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Japan denies report on 5-fold increase of spending for U.S. military presence

(Xinhua)    10:48, August 01, 2019

TOKYO, July 3 -- Japanese Chief Cabinet Secretary Yoshihide Suga on Wednesday denied a media report that the United States seeks up to a fivefold increase in what Japan pays to support U.S. military forces based here.

Japan’s Asahi Shimbun reported on Wednesday that when U.S. national security adviser John Bolton visited Japan earlier this month, he raised the possibility of the five-fold increase in talks with Foreign Minister Taro Kono and Shotaro Yachi, head of the National Security Council secretariat.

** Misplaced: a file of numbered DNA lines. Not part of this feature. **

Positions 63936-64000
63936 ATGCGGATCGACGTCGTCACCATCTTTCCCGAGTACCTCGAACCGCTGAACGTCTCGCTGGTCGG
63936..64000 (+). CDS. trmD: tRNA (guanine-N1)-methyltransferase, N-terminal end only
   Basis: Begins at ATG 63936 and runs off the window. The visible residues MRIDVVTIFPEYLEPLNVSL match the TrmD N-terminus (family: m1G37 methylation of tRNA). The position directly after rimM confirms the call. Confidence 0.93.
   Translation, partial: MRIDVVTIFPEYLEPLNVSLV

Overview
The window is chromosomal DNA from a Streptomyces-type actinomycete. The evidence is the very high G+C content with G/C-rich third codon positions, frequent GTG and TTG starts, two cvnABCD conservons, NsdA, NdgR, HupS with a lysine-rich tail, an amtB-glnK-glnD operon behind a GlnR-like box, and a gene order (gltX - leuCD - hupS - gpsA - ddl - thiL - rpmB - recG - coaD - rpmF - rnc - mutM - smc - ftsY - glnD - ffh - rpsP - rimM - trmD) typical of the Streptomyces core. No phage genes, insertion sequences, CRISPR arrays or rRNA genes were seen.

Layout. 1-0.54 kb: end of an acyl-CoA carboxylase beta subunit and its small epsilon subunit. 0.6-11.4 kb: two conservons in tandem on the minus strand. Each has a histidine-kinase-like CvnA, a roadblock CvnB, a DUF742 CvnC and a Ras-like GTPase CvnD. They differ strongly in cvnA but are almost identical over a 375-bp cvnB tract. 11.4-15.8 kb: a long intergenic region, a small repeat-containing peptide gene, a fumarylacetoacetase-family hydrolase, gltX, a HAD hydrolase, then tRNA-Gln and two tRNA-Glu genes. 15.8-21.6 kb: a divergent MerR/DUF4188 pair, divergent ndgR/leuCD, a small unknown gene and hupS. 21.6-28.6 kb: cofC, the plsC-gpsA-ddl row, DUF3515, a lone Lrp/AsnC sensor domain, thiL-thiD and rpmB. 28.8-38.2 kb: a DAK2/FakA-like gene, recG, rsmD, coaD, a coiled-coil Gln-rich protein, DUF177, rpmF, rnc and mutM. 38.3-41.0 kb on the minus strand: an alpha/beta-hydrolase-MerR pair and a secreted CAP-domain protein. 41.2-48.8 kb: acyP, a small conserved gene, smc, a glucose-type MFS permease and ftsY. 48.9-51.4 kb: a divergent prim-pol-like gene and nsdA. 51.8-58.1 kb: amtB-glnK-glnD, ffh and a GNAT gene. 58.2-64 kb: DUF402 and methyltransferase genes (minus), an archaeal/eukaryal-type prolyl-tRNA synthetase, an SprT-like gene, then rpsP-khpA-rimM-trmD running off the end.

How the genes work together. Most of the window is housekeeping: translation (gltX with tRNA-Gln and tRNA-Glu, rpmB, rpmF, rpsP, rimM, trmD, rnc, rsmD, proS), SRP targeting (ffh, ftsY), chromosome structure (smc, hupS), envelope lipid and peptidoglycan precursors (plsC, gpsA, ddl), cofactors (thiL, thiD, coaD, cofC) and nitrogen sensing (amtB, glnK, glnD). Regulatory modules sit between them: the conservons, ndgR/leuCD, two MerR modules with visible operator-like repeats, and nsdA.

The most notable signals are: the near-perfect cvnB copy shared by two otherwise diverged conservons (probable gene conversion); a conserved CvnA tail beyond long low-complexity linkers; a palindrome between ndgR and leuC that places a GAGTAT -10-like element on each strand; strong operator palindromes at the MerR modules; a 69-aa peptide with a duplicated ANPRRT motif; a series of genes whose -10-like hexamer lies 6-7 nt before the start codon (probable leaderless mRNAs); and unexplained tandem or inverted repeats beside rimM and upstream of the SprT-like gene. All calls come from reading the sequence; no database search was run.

Suga told reporters at a press conference that he noticed the report, but it is not the fact. He stressed that the expense is “properly shared based on the agreement between the two governments."

Under an agreement reached between Japan and the United States, Japan should pay a total of 946.5 billion yen (8.7 billion U.S. dollars) over the five-year period from fiscal 2016 to fiscal 2020.

New negotiations on what has also been called the “sympathy budget” are expected to start next year for the period from fiscal 2021.

(For the latest China news, Please follow People's Daily on Twitter and Facebook)(Web editor: Shi Xi, Bianji)

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